There was uproar in the Senate on Tuesday over the exclusion of South-South and South-East in the list of nominees submitted for the board of the Economic and Financial Crime Commission (EFCC) by President Muhammadu Buhari.
The senators were divided as the lawmakers from the South-East and the South-South protested the exclusion of the two geopolitical zones by the President in his nominations.
But the senators from the North, particularly the All Progressives Congress (APC) members, argued that the Senate should proceed with the confirmation of the nominees.
The division led to a resolution to suspend the confirmation for more legislative input.
The nominees whose names were submitted to the Senate for confirmation are Ndasule Moses (North-Central), Lawan Mamman (North-East), Galadanci Imam Najip (North-West) and Adeleke Adebayo Rafiu (South-West).
The Senate Committee on Anti-Corruption and Financial Crimes led by Chukwuka Utazi had presented a report on the nominees to the plenary.
The committee recommended their confirmation on the basis of their “qualification, experience and suitability” for the job.
However, Utazi said the committee noted that the nominations did not reflect the Federal Character principle as the South-East and South-South geopolitical zones were excluded.
He stated, “The committee observed that three out of the four nominees were from the North-Central, North-East and North-West geopolitical zones, with only one nominee from the southern part of the country that is South-West.
“The committee notes that this is not in strict compliance with the Federal Character Principle as provided for in section 14 (3) of the 1999 Constitution of the Federal Republic of Nigeria.
“The committee makes this observation to guide the Executive in future nominations,” Utazi said.
The News Agency of Nigeria reported that after the committee had presented its report, senators Rabiu Kwankwaso (PDP Kano Central) and Barau Jibrin (APC-Kano North) supported its recommendation that the nominees should be confirmed based on their “experience and competence.”
However, trouble began when Senator Victor Umeh (APGA-Anambra Central), rose to oppose the nominations because they would send more wrong signals about the fight against corruption.
The senator noted that “while the acting Chairman of the EFCC, Ibrahim Magu, is from the North-East, the recently confirmed Secretary of the commission, Olanipkekun Olukoyede, is from the South-West and two of the nominees are from the North.”
Umeh said, “Mr President, we have continued to say this that there is a need to accommodate all parts of Nigeria in activities of government, particularly in appointing people into agencies of government.
“That has been the practice in this chamber, and on this issue of fight against corruption, the EFCC is a very important commission because the fight involves all parts of Nigeria.
“People are investigated in all parts of Nigeria and the commission cannot fight corruption to the satisfaction of all Nigerians if some parts of the country are not represented in it.”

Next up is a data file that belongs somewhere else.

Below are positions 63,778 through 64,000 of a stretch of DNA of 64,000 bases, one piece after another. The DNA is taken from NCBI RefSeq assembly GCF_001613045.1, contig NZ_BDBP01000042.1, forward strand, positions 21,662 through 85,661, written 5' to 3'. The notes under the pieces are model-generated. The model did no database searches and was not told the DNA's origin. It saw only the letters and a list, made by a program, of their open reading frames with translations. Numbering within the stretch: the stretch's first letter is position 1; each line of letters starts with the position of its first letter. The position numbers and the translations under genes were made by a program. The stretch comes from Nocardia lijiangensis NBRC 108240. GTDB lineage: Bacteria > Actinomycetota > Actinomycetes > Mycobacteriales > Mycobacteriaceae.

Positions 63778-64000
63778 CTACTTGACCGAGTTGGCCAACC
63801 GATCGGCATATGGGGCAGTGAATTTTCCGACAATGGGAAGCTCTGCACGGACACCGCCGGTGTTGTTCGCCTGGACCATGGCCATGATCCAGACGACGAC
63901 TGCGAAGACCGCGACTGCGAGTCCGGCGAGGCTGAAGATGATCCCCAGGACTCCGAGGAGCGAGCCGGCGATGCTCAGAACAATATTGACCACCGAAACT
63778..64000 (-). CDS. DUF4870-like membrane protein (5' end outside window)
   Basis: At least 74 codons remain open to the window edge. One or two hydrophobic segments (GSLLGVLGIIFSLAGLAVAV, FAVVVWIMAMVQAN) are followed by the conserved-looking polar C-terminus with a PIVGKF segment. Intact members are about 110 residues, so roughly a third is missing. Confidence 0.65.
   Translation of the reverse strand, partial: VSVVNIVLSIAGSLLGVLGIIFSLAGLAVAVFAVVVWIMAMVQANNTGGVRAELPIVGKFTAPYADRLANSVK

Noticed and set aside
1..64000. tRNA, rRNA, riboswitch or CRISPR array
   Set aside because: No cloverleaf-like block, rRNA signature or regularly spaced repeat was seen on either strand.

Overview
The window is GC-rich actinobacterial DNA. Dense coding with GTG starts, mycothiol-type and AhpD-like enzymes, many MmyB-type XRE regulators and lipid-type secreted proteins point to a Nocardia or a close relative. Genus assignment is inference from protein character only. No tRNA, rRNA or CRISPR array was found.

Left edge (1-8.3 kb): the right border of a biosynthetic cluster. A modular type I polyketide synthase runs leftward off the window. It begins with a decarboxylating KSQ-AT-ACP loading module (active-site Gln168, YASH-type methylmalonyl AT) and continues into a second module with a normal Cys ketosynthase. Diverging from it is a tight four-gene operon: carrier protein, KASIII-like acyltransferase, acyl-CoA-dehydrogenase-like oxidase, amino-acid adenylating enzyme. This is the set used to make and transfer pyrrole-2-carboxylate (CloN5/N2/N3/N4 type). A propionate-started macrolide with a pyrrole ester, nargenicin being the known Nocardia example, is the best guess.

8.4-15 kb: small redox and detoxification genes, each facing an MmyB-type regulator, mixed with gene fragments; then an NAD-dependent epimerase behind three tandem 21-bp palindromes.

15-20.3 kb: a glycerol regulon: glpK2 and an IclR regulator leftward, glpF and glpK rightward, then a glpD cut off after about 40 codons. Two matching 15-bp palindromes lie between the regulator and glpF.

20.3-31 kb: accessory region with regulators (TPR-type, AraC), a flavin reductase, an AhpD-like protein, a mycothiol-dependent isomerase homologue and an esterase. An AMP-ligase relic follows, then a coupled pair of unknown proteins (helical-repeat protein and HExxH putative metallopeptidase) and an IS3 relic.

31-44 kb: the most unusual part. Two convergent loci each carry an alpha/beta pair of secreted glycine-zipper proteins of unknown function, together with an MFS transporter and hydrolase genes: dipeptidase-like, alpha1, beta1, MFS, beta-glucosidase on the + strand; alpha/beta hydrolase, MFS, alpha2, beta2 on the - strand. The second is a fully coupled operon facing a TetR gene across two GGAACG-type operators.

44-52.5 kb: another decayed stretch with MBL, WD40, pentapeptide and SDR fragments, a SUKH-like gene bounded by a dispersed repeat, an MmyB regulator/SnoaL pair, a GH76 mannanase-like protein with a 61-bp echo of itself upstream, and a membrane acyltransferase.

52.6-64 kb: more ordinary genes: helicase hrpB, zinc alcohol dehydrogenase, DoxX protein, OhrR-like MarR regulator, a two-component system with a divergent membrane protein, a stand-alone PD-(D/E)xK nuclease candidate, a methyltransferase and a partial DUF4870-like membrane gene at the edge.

He added, “This makes a total of four people from the North. The South-East and South-South are not accommodated in this commission.
“It is important that we include all regions in governing roles and in the fight against corruption, as it involves us all. All geopolitical zones should be included in this commission.”
He urged the Senate to be “bold enough” to step down consideration of the report and return the nomination to the Presidency.
Senator Matthew Urighide (PDP-Edo-South) supported Umeh, saying the exclusion of the South-South and the South-East would paint a bad picture.
Urighide also called on the Senate to step down consideration of the report until federal character was reflected in the nomination.
He stated, “Let us delegate people to look at the distribution of these appointments. I suggest that this matter be stood down while it is looked into.”
Eyinnaya Abaribe from Abia State also argued that the confirmation should be stepped down and nominees be returned to the President for reconsideration.
Asked by the President of the Senate, Dr Bukola Saraki, to give more information on the composition of the EFCC board membership, Utazi said there were six positions, including the chairman and secretary.
He noted that the positions could go round the six geopolitical zones of the country, and give everyone a sense of justice, describing the “lopsidedness” as unfair to the excluded zones.
The Senate Leader, Ahmed Lawan (APC-Yobe North), however, said as far as the nominations were concerned, no law was breached.
He said that they did not breach the EFCC Act which, he argued, was silent on the zones from which the members should be appointed.
Senator Ali Ndume also said the issue should not have been raised on the floor of the Senate since the chairman of the committee who is from the South-East did not raise the issue.
The chamber was thrown into pandemonium as the senators rose from their seats and yelled at each other, while the rowdiness lasted.
Efforts by Saraki to calm the angry lawmakers were unsuccessful. This prompted the lawmakers to go into a closed-door session, which lasted for 25 minutes.
The confirmation was therefore agreed to be suspended for further legislative input after the session held behind closed doors.